Sawflies are winged insects, which look like flies but are more closely related to bees, wasps and ants.
The common name comes from the female’s saw-like egg-laying device (ovipositor), which is used to cut into the leaves where they lay their eggs.
Each sawfly species may have a number of different plant species it will attack, and several different species may attack the same plant.
The adult sawflies can measure up to 2cm (¾in) long, but most are around 6-10mm (¼-½in). They generally have black or dark coloured bodies. The female adult lays eggs in small to large batches, usually on the underside of the leaves, where they are easy to miss, usually from mid-spring to early summer.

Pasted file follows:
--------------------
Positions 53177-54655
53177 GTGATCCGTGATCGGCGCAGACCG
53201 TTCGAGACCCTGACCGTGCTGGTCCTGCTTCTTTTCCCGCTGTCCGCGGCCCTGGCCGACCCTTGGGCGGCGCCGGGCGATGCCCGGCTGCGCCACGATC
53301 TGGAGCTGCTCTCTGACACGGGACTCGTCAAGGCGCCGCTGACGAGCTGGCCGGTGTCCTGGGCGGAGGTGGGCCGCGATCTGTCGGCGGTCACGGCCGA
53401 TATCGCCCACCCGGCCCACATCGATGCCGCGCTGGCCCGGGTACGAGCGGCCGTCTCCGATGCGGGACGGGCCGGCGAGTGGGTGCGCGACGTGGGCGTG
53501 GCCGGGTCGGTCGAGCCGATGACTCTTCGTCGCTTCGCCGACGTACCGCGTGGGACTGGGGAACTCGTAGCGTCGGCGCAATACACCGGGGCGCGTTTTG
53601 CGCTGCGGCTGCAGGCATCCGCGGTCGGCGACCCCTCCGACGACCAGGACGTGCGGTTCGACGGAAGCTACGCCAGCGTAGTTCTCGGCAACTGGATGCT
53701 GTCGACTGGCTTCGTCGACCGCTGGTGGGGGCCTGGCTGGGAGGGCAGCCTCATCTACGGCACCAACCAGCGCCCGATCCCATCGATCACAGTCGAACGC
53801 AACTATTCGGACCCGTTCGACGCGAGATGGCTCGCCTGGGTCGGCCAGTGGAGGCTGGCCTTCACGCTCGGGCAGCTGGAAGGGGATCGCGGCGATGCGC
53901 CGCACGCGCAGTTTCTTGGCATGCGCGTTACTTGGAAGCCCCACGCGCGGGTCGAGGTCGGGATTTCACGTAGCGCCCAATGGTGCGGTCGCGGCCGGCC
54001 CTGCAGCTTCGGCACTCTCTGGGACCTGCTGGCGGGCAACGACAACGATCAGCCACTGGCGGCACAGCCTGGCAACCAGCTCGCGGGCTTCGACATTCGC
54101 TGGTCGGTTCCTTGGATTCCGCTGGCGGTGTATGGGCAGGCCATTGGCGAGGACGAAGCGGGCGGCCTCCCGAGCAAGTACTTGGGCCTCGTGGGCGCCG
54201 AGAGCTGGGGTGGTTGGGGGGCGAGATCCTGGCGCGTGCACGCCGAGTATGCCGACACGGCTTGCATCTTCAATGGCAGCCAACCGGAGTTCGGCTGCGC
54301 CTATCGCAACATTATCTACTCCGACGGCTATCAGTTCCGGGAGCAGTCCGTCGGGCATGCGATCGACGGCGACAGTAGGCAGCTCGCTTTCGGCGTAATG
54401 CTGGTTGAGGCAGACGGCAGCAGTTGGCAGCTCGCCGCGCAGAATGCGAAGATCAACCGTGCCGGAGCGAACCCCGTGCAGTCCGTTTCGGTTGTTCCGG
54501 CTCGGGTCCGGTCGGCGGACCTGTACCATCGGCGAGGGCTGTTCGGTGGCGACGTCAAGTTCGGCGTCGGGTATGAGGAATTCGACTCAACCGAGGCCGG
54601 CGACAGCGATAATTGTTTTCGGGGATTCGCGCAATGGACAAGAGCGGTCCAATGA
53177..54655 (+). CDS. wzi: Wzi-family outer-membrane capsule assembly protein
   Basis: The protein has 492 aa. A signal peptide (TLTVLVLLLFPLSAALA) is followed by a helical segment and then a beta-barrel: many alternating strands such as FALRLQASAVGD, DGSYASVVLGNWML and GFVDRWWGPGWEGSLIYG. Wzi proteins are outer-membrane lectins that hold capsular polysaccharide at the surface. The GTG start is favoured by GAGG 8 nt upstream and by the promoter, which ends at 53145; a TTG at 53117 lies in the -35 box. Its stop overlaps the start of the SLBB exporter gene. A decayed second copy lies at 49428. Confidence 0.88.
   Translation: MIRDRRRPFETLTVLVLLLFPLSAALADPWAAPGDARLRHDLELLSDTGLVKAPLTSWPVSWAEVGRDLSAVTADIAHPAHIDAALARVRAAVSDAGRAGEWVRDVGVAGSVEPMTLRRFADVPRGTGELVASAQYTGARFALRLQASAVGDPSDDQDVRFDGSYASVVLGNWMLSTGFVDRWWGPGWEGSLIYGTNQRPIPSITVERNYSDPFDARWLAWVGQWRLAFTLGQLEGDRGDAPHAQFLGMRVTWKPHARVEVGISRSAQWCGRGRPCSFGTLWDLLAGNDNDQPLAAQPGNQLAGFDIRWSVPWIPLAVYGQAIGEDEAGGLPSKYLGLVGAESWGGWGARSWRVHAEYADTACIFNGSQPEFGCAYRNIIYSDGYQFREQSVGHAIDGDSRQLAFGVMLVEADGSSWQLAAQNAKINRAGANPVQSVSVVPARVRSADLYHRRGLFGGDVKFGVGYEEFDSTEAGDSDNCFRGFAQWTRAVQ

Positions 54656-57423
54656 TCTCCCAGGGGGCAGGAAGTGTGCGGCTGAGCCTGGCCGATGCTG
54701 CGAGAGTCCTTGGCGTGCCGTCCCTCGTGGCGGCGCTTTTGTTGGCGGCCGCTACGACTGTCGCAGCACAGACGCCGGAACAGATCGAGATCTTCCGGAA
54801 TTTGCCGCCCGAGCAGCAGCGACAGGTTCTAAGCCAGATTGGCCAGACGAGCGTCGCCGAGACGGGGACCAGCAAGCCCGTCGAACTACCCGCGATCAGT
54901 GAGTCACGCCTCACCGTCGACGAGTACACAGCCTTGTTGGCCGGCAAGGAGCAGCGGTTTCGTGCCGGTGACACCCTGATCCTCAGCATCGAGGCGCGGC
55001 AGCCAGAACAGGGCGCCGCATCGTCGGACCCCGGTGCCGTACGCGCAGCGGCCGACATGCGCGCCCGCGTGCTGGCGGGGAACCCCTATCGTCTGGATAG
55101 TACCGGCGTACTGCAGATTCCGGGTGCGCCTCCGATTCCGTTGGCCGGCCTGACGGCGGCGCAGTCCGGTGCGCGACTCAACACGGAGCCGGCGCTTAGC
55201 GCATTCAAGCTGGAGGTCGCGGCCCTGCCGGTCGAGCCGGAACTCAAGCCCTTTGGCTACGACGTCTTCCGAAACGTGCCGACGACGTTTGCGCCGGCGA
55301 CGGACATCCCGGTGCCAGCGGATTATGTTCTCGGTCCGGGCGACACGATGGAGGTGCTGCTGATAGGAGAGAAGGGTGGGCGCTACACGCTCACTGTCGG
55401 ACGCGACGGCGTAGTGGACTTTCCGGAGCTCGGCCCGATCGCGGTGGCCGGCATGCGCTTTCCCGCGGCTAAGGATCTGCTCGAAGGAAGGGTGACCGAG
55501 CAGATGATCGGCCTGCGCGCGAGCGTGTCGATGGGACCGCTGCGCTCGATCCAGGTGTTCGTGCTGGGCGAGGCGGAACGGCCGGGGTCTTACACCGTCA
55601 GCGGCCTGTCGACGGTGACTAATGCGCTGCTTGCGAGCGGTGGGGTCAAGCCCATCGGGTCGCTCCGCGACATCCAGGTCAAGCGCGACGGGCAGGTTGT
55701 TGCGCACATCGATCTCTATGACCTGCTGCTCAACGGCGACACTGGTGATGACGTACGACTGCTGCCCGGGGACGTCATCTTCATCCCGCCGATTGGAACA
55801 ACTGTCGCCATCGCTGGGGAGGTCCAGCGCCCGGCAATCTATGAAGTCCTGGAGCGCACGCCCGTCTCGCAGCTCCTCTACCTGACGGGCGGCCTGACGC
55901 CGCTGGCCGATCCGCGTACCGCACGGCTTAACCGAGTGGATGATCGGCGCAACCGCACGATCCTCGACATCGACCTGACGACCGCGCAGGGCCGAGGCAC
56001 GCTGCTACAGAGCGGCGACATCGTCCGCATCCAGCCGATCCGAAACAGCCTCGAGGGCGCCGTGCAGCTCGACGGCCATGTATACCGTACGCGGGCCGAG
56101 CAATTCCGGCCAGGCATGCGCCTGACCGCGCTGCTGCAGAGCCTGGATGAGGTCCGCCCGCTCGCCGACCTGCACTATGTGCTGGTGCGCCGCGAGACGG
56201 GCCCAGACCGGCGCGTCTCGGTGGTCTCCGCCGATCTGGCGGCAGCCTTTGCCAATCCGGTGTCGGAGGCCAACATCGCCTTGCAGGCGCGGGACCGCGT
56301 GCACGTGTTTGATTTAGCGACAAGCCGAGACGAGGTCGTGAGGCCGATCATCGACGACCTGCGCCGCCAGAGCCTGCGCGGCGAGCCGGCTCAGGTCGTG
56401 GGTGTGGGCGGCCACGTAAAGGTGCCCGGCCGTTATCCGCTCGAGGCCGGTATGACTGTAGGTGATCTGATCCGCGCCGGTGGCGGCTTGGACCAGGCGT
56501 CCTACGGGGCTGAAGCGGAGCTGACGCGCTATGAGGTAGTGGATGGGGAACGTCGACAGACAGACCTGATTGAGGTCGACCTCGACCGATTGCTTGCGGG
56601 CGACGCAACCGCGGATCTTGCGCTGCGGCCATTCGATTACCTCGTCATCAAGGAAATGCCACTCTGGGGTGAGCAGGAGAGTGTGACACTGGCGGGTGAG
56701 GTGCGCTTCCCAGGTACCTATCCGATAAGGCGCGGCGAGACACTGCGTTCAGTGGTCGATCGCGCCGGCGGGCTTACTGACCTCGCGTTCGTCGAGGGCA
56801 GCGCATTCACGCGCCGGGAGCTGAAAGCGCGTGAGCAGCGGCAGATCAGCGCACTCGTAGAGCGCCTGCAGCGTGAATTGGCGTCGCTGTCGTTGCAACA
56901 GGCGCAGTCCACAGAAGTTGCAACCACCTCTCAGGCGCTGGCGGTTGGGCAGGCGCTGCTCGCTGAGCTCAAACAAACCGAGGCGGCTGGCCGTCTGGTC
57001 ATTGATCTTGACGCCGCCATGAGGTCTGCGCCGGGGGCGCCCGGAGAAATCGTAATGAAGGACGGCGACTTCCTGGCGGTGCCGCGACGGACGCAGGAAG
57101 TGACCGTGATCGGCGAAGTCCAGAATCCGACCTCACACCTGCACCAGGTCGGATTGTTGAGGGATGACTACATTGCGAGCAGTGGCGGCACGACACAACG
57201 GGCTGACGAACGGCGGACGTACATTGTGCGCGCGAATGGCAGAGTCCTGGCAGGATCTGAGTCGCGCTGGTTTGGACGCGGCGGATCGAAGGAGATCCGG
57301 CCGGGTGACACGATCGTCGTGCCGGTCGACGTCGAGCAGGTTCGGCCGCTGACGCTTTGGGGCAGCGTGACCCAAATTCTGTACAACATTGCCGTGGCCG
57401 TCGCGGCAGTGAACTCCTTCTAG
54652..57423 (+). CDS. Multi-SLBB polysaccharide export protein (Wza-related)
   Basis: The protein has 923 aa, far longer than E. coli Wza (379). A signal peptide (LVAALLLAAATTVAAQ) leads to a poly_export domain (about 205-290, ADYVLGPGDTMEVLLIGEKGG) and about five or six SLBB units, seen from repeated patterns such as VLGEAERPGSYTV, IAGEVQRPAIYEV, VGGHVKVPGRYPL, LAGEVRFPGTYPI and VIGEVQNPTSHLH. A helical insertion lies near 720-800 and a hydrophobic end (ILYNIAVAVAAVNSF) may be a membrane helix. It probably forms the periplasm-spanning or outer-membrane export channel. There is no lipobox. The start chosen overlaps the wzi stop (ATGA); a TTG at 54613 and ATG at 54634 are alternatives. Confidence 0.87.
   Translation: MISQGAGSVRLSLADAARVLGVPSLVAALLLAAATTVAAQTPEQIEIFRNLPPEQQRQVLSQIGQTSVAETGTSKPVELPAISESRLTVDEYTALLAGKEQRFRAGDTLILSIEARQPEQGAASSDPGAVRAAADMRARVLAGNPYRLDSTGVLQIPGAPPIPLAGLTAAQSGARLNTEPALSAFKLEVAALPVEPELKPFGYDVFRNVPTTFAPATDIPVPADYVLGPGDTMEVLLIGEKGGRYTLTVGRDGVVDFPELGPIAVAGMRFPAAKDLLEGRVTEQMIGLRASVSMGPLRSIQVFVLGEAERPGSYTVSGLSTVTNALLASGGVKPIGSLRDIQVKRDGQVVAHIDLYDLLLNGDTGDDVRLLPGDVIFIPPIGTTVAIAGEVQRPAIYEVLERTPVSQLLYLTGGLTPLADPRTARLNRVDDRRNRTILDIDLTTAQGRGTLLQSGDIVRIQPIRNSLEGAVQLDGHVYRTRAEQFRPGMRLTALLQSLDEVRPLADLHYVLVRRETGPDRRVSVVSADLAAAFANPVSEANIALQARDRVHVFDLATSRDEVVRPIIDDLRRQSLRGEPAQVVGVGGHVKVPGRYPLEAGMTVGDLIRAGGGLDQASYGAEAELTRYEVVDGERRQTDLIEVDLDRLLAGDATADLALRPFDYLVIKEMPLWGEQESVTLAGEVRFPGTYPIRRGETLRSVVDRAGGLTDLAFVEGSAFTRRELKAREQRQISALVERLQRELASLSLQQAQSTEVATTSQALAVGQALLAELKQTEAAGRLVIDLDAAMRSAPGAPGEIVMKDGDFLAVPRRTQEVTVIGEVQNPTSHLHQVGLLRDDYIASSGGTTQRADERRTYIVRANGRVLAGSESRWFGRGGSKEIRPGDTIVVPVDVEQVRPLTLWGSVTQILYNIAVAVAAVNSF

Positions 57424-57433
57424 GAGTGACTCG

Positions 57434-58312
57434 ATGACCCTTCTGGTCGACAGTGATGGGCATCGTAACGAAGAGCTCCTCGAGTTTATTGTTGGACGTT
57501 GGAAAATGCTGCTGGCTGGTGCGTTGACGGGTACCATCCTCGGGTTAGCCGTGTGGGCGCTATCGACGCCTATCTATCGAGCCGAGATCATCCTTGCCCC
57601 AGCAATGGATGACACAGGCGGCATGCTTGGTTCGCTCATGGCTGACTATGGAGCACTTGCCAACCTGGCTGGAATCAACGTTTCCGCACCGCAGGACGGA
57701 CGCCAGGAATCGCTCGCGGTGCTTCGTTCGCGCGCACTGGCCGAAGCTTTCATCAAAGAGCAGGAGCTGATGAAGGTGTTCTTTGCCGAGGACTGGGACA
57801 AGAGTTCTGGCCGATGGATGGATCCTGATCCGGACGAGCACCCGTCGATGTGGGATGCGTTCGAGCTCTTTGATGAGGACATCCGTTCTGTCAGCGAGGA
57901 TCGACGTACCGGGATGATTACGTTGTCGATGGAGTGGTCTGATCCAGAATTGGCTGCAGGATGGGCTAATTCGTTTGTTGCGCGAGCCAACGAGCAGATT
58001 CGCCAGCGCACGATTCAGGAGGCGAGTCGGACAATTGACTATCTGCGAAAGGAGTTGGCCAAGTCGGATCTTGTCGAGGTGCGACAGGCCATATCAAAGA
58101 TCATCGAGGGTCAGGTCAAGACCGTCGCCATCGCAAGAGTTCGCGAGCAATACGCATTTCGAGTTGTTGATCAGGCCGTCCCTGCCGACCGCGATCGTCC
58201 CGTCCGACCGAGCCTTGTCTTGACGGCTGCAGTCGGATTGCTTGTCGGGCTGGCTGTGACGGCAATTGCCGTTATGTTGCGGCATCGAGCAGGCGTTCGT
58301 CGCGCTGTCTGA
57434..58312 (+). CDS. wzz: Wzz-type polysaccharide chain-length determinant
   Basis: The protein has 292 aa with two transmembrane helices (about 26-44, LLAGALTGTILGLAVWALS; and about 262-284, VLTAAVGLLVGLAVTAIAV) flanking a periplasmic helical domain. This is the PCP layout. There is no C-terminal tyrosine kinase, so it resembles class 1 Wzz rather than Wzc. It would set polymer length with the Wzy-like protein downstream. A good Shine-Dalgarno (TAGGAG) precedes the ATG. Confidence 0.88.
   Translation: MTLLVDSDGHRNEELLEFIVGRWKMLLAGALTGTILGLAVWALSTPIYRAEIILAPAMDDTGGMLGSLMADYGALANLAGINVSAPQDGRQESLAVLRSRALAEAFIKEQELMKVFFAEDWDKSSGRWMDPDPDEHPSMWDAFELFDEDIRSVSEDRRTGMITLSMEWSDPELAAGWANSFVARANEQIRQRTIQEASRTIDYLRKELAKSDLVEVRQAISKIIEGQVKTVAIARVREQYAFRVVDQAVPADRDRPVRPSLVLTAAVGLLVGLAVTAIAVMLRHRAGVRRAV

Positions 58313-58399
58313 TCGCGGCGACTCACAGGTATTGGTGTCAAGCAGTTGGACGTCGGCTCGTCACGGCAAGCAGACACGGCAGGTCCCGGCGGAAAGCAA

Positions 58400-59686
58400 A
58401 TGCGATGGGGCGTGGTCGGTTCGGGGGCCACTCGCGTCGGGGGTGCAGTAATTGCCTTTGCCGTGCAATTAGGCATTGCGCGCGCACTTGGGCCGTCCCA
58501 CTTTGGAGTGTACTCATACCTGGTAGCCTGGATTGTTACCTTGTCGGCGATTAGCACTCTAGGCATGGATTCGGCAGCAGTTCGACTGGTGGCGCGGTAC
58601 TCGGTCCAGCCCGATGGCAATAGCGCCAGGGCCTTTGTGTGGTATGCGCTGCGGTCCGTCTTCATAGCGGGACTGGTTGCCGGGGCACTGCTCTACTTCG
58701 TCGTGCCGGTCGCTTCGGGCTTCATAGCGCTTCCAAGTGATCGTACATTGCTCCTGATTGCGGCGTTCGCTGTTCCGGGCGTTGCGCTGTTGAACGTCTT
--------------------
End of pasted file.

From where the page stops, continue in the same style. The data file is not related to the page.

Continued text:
The eggs hatch into larvae that look very similar to butterfly and moth caterpillars, which they are easily mistaken for, generally measuring around 2.5cm (1in) long. Slugworms are smaller. They can be white, grey, brown or black in colour or spotted with other colours. The larvae immediately start to devour their food source.
Some species have more than one generation of adults per year, so eggs can be laid at different times throughout the year. The gooseberry sawfly, for instance, has up to three generations per year, with larvae feeding from April to June, July, and August to September.
When fully grown, the caterpillar-like larvae stop feeding and pupate. Most drop to the ground, create asilk cocoon and pupate in the soil.